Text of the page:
Maria Antonia, the daughter of Margaret Theresa and Leopold, had a son named Joseph Ferdinand. He was 6 in 1698 when he was named in Charles II's will as his heir and successor.

Joseph Ferdinand of Bavaria

In that same year, France, Great Britain, and the Dutch Republic tried to impose on Spain a partition of its territory. By the terms of the Treaty of the Hague, young Joseph Ferdinand (right) would still be in control of most of Spanish territory; however, hewing closer to its alternate name, the First Partition Treaty, the agreement would have also handed over the Kingdoms of Naples and Sicily to Louis XIV and France. Rejecting what turned out to a forced diplomatic division of territory, Charles published his will.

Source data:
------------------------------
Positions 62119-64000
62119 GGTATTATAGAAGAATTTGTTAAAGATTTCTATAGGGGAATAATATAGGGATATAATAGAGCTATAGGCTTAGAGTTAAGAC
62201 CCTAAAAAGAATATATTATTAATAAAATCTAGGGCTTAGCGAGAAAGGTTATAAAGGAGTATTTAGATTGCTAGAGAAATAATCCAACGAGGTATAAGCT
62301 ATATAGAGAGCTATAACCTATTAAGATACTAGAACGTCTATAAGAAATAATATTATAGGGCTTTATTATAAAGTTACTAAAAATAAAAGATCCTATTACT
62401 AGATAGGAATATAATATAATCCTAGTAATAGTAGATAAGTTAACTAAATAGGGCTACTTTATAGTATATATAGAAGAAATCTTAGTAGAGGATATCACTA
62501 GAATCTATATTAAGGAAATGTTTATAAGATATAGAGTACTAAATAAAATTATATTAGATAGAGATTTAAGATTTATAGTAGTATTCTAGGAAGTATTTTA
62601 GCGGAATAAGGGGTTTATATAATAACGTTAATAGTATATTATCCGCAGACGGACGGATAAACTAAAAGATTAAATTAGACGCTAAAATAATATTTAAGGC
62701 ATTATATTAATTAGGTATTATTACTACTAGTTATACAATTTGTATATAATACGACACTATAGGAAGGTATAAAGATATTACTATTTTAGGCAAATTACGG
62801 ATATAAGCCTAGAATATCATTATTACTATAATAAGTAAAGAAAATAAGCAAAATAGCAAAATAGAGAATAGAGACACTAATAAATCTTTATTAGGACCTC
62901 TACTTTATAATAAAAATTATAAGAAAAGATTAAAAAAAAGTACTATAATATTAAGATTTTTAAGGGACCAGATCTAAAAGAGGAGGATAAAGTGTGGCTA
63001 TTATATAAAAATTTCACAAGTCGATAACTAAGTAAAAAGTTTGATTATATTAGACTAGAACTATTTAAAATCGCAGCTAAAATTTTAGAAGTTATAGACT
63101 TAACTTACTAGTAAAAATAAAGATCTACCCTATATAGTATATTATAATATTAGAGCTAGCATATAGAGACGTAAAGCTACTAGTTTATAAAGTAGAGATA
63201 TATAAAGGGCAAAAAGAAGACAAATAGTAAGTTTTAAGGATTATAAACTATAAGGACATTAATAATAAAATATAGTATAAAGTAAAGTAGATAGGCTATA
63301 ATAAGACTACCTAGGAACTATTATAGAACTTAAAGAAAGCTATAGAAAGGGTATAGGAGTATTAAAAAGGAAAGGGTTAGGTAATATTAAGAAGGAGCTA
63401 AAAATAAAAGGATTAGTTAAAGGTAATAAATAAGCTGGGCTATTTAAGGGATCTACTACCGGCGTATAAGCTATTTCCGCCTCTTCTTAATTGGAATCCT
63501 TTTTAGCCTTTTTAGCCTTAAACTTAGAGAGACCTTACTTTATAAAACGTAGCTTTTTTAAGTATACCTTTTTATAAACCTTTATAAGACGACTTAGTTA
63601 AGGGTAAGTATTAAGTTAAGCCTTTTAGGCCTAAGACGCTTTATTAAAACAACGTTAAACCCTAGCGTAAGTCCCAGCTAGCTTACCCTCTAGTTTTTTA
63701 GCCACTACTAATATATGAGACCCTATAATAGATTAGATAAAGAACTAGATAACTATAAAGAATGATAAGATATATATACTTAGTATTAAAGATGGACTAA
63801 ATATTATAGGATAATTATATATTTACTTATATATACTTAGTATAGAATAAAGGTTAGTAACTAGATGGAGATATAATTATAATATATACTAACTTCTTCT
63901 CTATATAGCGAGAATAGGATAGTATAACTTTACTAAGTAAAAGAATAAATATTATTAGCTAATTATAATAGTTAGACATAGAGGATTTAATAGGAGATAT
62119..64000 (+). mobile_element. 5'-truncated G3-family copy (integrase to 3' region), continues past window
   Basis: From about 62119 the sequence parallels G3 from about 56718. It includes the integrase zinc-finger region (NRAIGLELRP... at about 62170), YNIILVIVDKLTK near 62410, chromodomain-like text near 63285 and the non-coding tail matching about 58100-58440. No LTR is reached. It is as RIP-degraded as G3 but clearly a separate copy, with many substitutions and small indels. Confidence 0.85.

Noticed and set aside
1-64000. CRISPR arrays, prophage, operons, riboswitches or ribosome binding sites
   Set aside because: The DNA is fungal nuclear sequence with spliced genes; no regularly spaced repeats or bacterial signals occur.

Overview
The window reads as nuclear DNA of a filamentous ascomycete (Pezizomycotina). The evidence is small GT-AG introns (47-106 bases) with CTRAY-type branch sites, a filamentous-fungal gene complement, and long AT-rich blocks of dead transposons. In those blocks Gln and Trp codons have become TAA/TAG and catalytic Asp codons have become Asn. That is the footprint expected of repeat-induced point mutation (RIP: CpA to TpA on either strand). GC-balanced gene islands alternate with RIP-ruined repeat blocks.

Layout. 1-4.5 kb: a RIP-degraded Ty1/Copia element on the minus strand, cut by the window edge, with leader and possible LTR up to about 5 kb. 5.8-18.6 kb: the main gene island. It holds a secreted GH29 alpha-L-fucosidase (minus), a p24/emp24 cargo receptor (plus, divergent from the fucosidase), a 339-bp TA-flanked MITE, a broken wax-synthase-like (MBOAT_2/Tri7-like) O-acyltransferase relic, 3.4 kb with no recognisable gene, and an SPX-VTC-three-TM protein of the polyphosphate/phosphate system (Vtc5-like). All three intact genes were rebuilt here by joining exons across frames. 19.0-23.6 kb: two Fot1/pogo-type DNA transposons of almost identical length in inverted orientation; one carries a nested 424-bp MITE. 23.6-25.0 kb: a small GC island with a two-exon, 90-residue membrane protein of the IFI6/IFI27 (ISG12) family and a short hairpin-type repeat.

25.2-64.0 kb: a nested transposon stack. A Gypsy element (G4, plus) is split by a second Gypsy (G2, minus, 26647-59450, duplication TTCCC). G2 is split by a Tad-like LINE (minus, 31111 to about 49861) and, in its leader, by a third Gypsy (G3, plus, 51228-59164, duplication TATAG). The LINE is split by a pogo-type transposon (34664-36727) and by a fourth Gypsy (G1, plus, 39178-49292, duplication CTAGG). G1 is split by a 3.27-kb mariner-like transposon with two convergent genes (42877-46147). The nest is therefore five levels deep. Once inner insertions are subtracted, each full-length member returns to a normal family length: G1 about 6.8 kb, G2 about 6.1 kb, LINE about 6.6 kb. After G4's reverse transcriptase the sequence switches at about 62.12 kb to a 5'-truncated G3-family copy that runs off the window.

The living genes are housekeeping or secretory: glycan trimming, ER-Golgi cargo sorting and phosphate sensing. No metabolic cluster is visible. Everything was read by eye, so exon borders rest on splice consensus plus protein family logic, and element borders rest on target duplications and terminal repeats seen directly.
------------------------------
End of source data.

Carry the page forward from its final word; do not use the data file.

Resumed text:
Just a year later, young Joseph Ferdinand died of smallpox. The Spanish king was still holding on to whatever health he had left, still determined not to hand over his empire to anyone except his handpicked successor. In 1700, in response to yet another proposed partition, he named as his successor Archduke Charles, son of Leopold I.

The final change in this arrangement came late in 1700, when Charles was in full decline. He changed his will one last time, naming as his successor Philip of Anjou, the grandson of Louis XIV. This was the will that was in place on Nov. 1, 1700, when Charles II died. Spain duly offered the throne to Philip, who duly accepted. He was named King of Spain on November 16, and Britain and the Netherlands agreed to recognize the new 17-year-old king, Philip V.

King Louis XIV of France